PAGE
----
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US Lawmakers to Proceed with Legislation to Ban TikTok

US Lawmakers to Proceed with Legislation to Ban TikTok

Congress will move forward with legislation that will empower President Biden to ban TikTok and other apps perceived as potential threats to national security, the US Speaker of the House, Kevin McCarthy, said on Sunday.

“The House will be moving forward with legislation to protect Americans from the technological tentacles of the Chinese Communist Party,” McCarthy said on Twitter.

The decision came after the testimony of TikTok CEO Shou Zi Chew before House Committee on Thursday, denying that the Chinese government has access to the data of US TikTok users. Both McCarthy and several other members of Congress believe that Chew was not being honest in his testimony.

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“It’s very concerning that the CEO of TikTok can’t be honest and admit what we already know to be true—China has access to TikTok user data,” the Speaker said on Twitter.

Chew told US lawmakers that although some TikTok employees in China still have access to some US data from the app, such access will be completely eliminated at the completion of “Project Texas;” a risk mitigation plan the company had activated to ameliorate the national security concern that has become an existential threat to its business in the West.

TikTok said Project Texas involves deleting data from servers in Singapore and Virginia, adding that once that data is deleted those employees will no longer have access to US user data from the app.

The concern that US user data is accessible in China and is subject to Chinese Communist Party (CCP) law which makes it compulsory for companies to turn in data to the government upon demand has fueled calls to ban TikTok.

In 2020, former US President Donald Trump moved to ban TikTok and other Chinese apps, including Wechat, seen as potential tools for Chinese surveillance. The move was halted by court.

The video-sharing app is perceived as a potential conduit pipe for Chinese espionage, and has been at the receiving end of the resulting apathy, which has seen governments outside the US implement a ban on the use on official devices. Canada, the UK, Belgium, Denmark and others, including the European Union Commission, have prohibited the use of TikTok on government-issued devices.

During the bipartisan hearing on Thursday, the House was keen to find out if Beijing is using TikTok to spy on its 150 million American users, including the government. Chew said “no”, that the Chinese government has never requested any data from the company.

TikTok’s ordeal is compounded by Beijing’s increasing espionage operation. In February, a Chinese spy balloon, which took off from China’s Hainan Island, was shot down by American fighter jets off the coast of South Carolina. There is also a report that employees of ByteDance, TikTok’s parent company, had improperly tracked the location of two journalists.

Republican Representative Neal Dunn had made reference to that during the hearing, even though TikTok said the employees were fired. Dunn asked Chew whether the incident means that ByteDance is spying. Chew answered by saying that he doesn’t “think that spying is the right way to describe it.”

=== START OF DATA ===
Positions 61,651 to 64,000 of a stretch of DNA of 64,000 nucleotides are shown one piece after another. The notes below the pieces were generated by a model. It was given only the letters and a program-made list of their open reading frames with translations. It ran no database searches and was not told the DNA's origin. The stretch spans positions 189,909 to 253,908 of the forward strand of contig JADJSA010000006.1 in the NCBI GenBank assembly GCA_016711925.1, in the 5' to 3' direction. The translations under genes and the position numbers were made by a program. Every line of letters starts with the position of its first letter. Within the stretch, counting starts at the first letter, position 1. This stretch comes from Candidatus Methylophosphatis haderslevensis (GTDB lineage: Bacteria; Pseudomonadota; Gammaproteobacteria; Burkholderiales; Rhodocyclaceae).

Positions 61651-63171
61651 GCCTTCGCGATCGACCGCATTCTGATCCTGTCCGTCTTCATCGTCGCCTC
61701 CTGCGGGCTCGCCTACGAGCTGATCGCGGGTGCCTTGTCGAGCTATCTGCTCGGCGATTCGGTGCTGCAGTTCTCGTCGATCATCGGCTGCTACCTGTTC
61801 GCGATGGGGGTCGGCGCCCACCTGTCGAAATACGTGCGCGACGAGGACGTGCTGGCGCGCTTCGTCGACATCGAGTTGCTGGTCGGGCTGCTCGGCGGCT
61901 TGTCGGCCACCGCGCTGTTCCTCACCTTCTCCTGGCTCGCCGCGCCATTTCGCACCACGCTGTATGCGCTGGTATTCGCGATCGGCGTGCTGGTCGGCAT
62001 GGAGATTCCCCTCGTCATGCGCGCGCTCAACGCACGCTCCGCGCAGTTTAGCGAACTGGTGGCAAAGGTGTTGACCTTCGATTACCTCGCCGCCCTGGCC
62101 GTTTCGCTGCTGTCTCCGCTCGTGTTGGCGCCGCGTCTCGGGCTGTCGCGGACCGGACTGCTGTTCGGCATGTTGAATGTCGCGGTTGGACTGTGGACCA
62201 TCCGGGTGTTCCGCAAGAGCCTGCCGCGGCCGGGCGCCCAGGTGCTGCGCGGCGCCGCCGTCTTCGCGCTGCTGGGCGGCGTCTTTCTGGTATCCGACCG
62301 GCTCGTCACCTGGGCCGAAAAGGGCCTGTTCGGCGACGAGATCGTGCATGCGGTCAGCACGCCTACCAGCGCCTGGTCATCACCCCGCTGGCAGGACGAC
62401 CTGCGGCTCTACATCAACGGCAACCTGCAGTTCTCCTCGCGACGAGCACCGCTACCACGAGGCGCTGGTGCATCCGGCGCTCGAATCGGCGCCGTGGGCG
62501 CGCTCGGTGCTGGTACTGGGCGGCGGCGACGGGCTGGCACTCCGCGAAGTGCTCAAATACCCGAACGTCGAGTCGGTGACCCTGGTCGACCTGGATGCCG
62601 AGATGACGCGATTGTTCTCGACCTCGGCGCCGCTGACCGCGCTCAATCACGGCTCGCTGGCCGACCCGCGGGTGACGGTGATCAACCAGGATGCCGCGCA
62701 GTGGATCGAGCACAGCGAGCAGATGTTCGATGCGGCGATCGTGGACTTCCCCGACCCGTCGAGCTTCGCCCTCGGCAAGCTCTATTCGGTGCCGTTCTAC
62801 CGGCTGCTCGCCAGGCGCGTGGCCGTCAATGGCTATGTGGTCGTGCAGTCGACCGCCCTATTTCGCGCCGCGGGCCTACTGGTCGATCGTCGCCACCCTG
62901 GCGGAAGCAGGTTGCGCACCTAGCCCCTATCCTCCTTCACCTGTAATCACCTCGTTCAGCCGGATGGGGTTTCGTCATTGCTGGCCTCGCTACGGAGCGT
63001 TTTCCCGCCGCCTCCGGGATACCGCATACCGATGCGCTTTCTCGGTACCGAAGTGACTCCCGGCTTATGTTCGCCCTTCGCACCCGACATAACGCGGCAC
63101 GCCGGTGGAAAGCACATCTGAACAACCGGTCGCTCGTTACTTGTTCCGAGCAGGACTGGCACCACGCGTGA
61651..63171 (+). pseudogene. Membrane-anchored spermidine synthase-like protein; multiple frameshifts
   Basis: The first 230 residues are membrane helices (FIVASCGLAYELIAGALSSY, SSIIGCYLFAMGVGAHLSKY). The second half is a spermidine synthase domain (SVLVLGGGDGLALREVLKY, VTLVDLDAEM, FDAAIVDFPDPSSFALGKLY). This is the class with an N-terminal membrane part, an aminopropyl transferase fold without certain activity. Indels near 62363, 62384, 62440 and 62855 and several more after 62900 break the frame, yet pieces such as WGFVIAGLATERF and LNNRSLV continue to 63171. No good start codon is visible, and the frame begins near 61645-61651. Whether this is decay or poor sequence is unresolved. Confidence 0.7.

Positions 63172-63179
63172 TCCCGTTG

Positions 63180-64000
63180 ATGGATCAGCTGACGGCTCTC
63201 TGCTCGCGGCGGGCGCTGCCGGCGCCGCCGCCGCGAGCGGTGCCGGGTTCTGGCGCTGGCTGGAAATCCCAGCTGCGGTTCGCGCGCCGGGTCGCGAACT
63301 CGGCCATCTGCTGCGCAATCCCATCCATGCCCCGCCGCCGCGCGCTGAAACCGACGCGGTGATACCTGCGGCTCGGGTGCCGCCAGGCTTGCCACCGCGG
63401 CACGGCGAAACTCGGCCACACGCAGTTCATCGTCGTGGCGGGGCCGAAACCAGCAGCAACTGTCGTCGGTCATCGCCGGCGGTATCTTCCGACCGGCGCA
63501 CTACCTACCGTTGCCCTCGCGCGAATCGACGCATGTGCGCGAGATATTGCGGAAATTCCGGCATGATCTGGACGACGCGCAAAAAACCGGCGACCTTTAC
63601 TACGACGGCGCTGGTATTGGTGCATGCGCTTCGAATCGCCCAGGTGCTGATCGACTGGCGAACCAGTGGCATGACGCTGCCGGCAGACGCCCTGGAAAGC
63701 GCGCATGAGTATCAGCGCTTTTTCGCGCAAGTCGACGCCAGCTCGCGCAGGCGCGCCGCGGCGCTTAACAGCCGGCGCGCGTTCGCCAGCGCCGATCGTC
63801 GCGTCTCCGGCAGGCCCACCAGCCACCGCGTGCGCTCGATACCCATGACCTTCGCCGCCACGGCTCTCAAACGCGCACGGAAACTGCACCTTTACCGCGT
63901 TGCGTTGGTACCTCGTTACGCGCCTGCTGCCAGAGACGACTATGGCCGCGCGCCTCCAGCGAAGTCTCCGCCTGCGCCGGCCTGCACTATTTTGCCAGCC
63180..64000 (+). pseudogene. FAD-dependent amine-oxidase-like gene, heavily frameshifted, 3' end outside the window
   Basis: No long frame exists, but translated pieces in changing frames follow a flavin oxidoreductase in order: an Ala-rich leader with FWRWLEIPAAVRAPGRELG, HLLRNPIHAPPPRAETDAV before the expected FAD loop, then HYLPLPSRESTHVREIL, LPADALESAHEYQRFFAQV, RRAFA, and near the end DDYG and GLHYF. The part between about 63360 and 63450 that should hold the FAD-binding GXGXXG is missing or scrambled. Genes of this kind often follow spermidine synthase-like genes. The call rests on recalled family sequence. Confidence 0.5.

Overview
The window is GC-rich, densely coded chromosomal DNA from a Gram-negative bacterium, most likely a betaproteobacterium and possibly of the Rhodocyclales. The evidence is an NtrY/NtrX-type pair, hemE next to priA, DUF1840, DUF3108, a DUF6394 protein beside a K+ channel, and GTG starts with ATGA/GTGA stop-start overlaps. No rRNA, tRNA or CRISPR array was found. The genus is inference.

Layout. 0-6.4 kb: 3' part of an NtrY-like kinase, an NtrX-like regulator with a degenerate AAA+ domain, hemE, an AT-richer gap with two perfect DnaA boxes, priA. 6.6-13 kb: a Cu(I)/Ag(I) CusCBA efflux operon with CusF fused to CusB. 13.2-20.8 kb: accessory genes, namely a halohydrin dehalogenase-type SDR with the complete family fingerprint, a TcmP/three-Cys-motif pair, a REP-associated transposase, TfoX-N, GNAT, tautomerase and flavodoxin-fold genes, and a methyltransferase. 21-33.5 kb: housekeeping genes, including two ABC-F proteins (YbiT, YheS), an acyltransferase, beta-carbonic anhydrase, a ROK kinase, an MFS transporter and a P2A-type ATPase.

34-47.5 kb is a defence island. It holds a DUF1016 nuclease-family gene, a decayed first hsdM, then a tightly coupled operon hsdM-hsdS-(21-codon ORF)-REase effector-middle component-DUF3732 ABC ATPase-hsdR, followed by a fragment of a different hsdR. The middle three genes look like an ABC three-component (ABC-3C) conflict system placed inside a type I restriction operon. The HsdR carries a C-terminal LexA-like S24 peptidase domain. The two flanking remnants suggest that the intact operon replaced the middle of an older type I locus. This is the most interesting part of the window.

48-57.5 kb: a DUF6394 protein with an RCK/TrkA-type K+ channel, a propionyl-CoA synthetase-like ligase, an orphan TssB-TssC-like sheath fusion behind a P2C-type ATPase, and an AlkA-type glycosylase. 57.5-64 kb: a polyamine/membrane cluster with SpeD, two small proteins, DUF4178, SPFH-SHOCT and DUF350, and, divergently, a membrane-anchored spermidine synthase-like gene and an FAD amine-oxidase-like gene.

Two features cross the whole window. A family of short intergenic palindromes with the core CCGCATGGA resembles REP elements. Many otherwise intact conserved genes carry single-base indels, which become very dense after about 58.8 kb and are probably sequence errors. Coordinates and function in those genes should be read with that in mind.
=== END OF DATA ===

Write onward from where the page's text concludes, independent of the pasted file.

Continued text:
Representative Michael McCaul, who chairs the committee that approved the legislation known as “the Restricting the Emergence of Security Threats that Risk Information and Communications Act”, had earlier described TikTok as “a spy balloon.”

“TikTok is a national security threat … It is time to act,” he said, adding that “anyone with TikTok downloaded on their device has given the CCP a backdoor to all their personal information. It’s a spy balloon into their phone.”

TikTok’s ordeal is largely tied to its ownership by Chinese tech giant ByteDance. The short-form video app said it has been working to untie itself from ByteDance by moving its data centers away from China. Its latest effort is “Project Texas.” The company said the project, which is being executed by Oracle, has about 1,500 full-time workers and has gulped more than $1.5 billion.

Unfortunately, these efforts have failed to mitigate the US-led apathy toward TikTok, which is increasingly exposing the app’s operation in the West to permanent ban.

“Rather than appease legislators’ concerns, Mr Chew’s appearance before Congress on Thursday actually increased the likelihood that Congress will take some action,” Representative Mike Gallagher, the Republican chairman of the House select committee on the Chinese Communist Party, told ABC News on Sunday.

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1 THOUGHT ON US Lawmakers to Proceed with Legislation to Ban TikTok

  1. You don’t expect a superpower to accept a Chinese technology that China doesn’t even allow her own citizens to use, at least in the form accessible to Americans. Both Democrats and Republicans are in agreement that it’s a national security threat, and FBI head agrees too. Once you are up against this sort of alignment, you stand no chance.

    The CEO of Tiktok admitted that his own kids don’t use Tiktok because they are in Singapore, but American kids use Tiktok, and they are not the smartest when it comes to being cautious…

    Any tech that is highly addictive, expect a major pushback, be it from social, security or geopolitical standpoint, a threat is a threat, and it’s difficult to argue otherwise.

    As always, politics decides everything, so if you neglect politics, then you are doomed.

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